You can use slapcat(8) to generate an LDIF file for each of your slapd(8) back-bdb or back-hdb databases.
slapcat -f slapd.conf -b "dc=example,dc=com"
For back-bdb and back-hdb, this command may be ran while slapd(8) is running.
MORE on actual Berkeley DB backups later covering db_recover etc.
Berkeley DB log files grow, and the administrator has to deal with it. The procedure is known as log file archival or log file rotation.
Note: The actual log file rotation is handled by the Berkeley DB engine.
Logs of current transactions need to be stored into files so that the database can be recovered in the event of an application crash. Administrators can change the size limit of a single log file (by default 10MB), and have old log files removed automatically, by setting up DB environment (see below). The reason Berkeley DB never deletes any log files by default is that the administrator may wish to backup the log files before removal to make database recovery possible even after a catastrophic failure, such as file system corruption.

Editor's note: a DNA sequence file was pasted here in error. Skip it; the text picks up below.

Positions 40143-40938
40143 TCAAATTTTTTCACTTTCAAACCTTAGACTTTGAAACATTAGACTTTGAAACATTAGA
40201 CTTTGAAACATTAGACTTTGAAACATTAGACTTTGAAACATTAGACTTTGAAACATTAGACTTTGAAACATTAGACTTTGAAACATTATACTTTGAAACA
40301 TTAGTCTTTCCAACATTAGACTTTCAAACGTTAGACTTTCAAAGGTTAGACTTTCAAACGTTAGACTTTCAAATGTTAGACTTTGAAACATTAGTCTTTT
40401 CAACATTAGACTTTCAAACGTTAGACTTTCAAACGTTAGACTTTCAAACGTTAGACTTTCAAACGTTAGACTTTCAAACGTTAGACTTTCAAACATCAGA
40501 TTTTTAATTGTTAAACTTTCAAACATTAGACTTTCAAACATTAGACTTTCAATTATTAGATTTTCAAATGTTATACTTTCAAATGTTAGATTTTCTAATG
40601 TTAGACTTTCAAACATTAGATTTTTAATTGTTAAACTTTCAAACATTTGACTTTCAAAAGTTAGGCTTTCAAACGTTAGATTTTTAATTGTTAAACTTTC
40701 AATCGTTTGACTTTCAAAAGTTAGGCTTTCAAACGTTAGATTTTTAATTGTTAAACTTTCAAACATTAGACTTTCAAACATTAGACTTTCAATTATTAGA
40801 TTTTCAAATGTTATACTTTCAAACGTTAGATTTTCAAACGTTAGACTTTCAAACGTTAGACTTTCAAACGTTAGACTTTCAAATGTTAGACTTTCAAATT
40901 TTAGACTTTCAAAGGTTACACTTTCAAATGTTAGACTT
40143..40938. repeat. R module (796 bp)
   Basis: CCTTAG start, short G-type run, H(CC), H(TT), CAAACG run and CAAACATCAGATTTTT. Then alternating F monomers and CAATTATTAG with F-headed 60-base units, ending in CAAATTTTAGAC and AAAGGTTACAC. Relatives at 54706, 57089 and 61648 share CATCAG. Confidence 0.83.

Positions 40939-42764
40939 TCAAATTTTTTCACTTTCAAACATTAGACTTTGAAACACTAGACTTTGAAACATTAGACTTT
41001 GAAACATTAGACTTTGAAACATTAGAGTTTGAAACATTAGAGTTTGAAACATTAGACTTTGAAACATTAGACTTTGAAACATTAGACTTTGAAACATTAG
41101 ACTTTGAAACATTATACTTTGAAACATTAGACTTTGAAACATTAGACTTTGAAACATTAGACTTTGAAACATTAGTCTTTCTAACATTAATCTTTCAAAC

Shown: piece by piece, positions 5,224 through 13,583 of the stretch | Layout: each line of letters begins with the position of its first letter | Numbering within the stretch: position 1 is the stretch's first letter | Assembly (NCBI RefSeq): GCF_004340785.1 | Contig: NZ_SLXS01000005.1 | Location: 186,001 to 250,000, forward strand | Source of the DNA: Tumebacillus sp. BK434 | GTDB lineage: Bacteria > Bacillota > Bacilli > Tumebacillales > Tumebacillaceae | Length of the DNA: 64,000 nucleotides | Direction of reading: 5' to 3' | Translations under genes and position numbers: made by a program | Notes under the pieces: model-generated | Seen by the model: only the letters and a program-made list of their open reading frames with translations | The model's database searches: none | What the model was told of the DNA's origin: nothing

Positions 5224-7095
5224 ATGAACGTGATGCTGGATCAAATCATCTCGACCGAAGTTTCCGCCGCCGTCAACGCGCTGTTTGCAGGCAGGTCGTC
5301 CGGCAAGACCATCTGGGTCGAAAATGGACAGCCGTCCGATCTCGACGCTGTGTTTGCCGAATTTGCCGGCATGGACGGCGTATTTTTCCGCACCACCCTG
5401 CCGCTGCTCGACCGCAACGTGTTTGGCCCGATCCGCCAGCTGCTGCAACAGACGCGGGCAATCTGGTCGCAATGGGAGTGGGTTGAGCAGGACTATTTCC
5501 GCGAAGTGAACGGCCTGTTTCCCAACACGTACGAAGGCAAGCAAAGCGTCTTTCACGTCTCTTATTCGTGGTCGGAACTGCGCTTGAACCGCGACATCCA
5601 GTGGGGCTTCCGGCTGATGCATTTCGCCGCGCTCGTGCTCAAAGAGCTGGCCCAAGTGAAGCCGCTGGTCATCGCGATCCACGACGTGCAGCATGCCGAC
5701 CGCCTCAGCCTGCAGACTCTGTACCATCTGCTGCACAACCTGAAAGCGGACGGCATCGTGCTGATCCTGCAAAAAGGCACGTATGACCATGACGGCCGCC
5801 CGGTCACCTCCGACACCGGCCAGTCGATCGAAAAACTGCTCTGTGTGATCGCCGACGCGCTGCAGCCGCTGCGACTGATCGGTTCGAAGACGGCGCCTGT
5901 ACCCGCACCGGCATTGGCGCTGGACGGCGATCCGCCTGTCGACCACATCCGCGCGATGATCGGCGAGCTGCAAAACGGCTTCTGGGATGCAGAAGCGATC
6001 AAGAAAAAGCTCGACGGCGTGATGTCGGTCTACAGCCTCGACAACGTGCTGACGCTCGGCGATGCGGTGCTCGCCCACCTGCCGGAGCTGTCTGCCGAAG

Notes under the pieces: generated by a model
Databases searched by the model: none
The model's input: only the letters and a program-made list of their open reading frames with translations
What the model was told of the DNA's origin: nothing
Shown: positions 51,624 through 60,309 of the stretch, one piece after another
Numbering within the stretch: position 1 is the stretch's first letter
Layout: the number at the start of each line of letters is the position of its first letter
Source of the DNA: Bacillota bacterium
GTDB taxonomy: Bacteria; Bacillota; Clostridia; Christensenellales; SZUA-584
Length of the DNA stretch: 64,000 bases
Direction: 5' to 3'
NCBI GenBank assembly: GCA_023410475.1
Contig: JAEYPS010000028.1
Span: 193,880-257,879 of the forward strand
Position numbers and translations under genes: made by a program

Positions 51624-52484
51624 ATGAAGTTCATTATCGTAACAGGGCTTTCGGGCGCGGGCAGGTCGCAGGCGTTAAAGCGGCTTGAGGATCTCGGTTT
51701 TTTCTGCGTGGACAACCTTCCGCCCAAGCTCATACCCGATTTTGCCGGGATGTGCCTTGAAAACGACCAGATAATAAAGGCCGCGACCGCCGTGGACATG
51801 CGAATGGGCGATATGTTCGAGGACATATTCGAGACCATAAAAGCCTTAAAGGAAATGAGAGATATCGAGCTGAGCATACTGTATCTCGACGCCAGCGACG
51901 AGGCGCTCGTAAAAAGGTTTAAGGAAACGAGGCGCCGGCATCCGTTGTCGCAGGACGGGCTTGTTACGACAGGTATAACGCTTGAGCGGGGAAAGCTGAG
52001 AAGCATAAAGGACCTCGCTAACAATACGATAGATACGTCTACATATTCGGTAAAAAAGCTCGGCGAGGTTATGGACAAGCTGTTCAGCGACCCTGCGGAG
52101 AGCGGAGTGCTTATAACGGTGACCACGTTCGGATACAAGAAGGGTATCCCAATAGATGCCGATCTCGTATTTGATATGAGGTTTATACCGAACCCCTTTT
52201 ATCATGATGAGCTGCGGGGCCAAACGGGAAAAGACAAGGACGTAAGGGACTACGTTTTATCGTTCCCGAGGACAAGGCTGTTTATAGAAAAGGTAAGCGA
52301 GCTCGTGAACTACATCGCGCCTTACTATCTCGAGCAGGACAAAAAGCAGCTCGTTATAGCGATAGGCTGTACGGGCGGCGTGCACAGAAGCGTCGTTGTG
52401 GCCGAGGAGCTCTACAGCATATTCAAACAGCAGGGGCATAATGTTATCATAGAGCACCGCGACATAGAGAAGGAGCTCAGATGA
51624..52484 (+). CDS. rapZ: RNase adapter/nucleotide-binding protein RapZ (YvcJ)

Log file names are log.XXXXXXXXXX (X is a digit). By default the log files are located in the BDB backend directory. The db_archive tool knows what log files are used in current transactions, and what are not. Administrators can move unused log files to a backup media, and delete them. To have them removed automatically, place set_flags DB_LOG_AUTOREMOVE directive in DB_CONFIG.
Note: If the log files are removed automatically, recovery after a catastrophic failure is likely to be impossible.
The files with names __db.001, __db.002, etc are just shared memory regions (or whatever). These ARE NOT 'logs', they must be left alone. Don't be afraid of them, they do not grow like logs do.
To understand the db_archive interface, the reader should refer to chapter 9 of the Berkeley DB guide. In particular, the following chapters are recommended: